In sum, Paroline has raised genuine issues of material fact crucial to resolution of her constructive discharge claims. We reverse the grant of summary judgment because a reasonable fact finder could resolve the disputed factual issues in Paroline's favor.2
NEGLIGENT FAILURE TO WARN AND RECKLESS ENDANGERMENT
A. Effect of the Virginia Workers' Compensation Act
The district court erred in holding that the Virginia Workers' Compensation Act ("Act"), Va.Code Sec. 65.1-1, et seq., bars Paroline's claim for negligent failure to warn and reckless endangerment. The Act provides the exclusive remedy for injuries "arising out of and in the course of the employment." Va.Code Secs. 65.1-7, 65.1-40. Paroline argues that the injury forming the basis of her state law claim (Moore's alleged sexual advances during the trip to her apartment and his alleged assault and battery of her inside her home) did not occur "in the course of" her employment and thus did not fall within the scope of the Workers' Compensation Act. We agree.
Unisys asserts that the Act precludes Paroline's claim because her alleged injury and Unisys' purported duty to warn or protect originated in the workplace. Unisys fails to appreciate the distinction between an injury "arising out of" employment and one occurring "in the course of" that employment:
The words "arising out of", as used in the Act, refer to the origin or cause of the injury while the phrase "in the course of" pertains to the time, place and circumstances under which the accident occurred.
Grand Union Co. v. Bynum, 226 Va. 140, 143, 307 S.E.2d 456, 458 (1983), quoting Baggett Transp. Co. v. Dillon, 219 Va. 633, 637, 248 S.E.2d 819, 822 (1978). The Workers' Compensation Act applies only if both conditions are satisfied. Id.
Paroline's assertion that the company's failure to warn caused her injury, as well as the fact that Moore met Paroline at work, might be grounds for holding that the injury arose out of her employment. We need not decide that issue. However, Paroline's alleged injury at the hands of Moore clearly did not occur "in the course of" her employment. As the Virginia Supreme Court explained in Grand Union,
[a]n accident occurs during the course of the employment if it takes place within the period of the employment, at a place where the employee may reasonably be expected to be, and while he is reasonably fulfilling the duties of his employment or is doing something which is reasonably incidental thereto.
226 Va. at 143, 307 S.E.2d at 458, quoting Baggett, 219 Va. at 637, 248 S.E.2d at 822. Paroline was not fulfilling the duties of her employment or performing tasks incidental to her job responsibilities when Moore allegedly attacked her in her apartment and during the homeward bound trip in his automobile. With very limited exceptions, not applicable here, "injuries sustained off the employer's premises while going to or from work are not within the 'course of employment' and are therefore not compensable under the Act." Grand Union, 226 Va. at 144 n. *, 307 S.E.2d at 458 n. * (citations omitted).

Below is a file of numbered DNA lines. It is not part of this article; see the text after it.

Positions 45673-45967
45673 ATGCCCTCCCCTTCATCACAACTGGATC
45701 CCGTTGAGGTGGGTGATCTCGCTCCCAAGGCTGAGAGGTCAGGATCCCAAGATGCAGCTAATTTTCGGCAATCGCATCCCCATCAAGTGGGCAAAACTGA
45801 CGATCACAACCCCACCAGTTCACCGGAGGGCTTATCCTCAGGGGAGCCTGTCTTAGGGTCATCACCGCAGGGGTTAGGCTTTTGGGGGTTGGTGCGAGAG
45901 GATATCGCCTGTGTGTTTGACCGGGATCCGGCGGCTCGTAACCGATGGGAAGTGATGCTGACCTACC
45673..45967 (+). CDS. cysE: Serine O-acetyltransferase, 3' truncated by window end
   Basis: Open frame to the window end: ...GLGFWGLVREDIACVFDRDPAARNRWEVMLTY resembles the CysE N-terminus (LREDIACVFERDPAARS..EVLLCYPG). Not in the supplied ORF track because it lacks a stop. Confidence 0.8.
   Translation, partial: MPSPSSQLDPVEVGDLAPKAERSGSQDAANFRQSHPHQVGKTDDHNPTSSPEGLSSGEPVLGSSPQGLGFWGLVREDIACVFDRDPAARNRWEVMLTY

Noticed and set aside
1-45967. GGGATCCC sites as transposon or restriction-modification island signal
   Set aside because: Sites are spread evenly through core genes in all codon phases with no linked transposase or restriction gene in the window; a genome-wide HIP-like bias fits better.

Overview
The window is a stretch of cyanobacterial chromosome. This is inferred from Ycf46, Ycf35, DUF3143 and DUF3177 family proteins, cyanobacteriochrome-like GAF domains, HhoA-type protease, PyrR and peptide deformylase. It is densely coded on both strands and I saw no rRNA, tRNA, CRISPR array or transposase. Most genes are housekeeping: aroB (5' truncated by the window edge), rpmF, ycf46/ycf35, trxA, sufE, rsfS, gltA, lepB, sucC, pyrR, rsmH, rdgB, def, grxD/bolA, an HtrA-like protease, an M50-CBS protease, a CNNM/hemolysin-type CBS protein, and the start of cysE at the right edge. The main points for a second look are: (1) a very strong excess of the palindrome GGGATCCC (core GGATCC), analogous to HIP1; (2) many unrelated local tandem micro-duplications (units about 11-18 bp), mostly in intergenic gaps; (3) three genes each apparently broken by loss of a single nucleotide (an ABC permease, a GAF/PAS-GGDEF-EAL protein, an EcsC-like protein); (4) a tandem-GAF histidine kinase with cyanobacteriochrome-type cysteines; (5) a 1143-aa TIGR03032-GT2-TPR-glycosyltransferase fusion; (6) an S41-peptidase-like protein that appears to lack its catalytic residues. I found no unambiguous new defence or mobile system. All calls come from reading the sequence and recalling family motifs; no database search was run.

Unisys's reliance on Graybeal v. Board of Supervisors, 216 Va. 77, 216 S.E.2d 52 (1975), is misplaced. There, the Virginia Supreme Court held that a prosecutor's injury from a bomb explosion occurred in the course of employment even though it happened at his home after he returned from work at the courthouse. A former convict had planted the bomb in retaliation for the prosecutor's success in obtaining the criminal's conviction and imprisonment. The Virginia Supreme Court has emphasized that Graybeal was premised on the "atypical circumstances of a public officer's employment." Grand Union, 226 Va. at 144, 307 S.E.2d at 458. A prosecutor's duties, as Grand Union pointed out, are "performed at no fixed time or location." Id. He is "charged with the duty of exercising his authority in different places, including his home, and at various times, including evening hours." Graybeal, 216 Va. at 79, 216 S.E.2d at 54. In other words, prosecutors and certain other public officials are on duty 24-hours a day, at least for purposes of injuries that relate to their official duties. The rule in Graybeal does not extend to the typical worker, such as Paroline, who has "fixed hours and places of employment." Grand Union, 226 Va. at 144 n. *, 307 S.E.2d at 458 n. *.
In sum, Paroline was not performing work for her employer when Moore allegedly attacked her. Paroline was away from the office at the time. Therefore, the alleged attack on Paroline did not occur "in the course of" her employment, and her injury did not fall within the scope of the Virginia Workers' Compensation Act.3 The district court erred in granting summary judgment on that ground.
B. Does Paroline Have a Cause of Action Under Virginia Law?
Unisys, however, as an alternative ground for upholding the district court's judgment, argues that Virginia recognizes no cause of action based upon an employer's failure to inform an employee about a co-worker's proclivities for certain types of offensive or dangerous behavior. We have found no Virginia case law clearly resolving the issue. The Virginia Supreme Court's recent decision in J. v. Victory Tabernacle Baptist Church, 236 Va. 206, 372 S.E.2d 391 (1988), suggests that the issue remains unresolved in Virginia. In Victory Tabernacle, the court was asked to decide whether the plaintiff had stated a cause of action against a church which had failed to warn her that its employee had been convicted of aggravated sexual assault on a young girl prior to his hiring. The employee met the plaintiff's 10-year-old daughter at the church and later raped her there. Victory Tabernacle, 372 S.E.2d at 392. The Virginia Supreme Court refused to address the issue of the duty to warn because counsel had cited no authority for the argument. Id. at 393.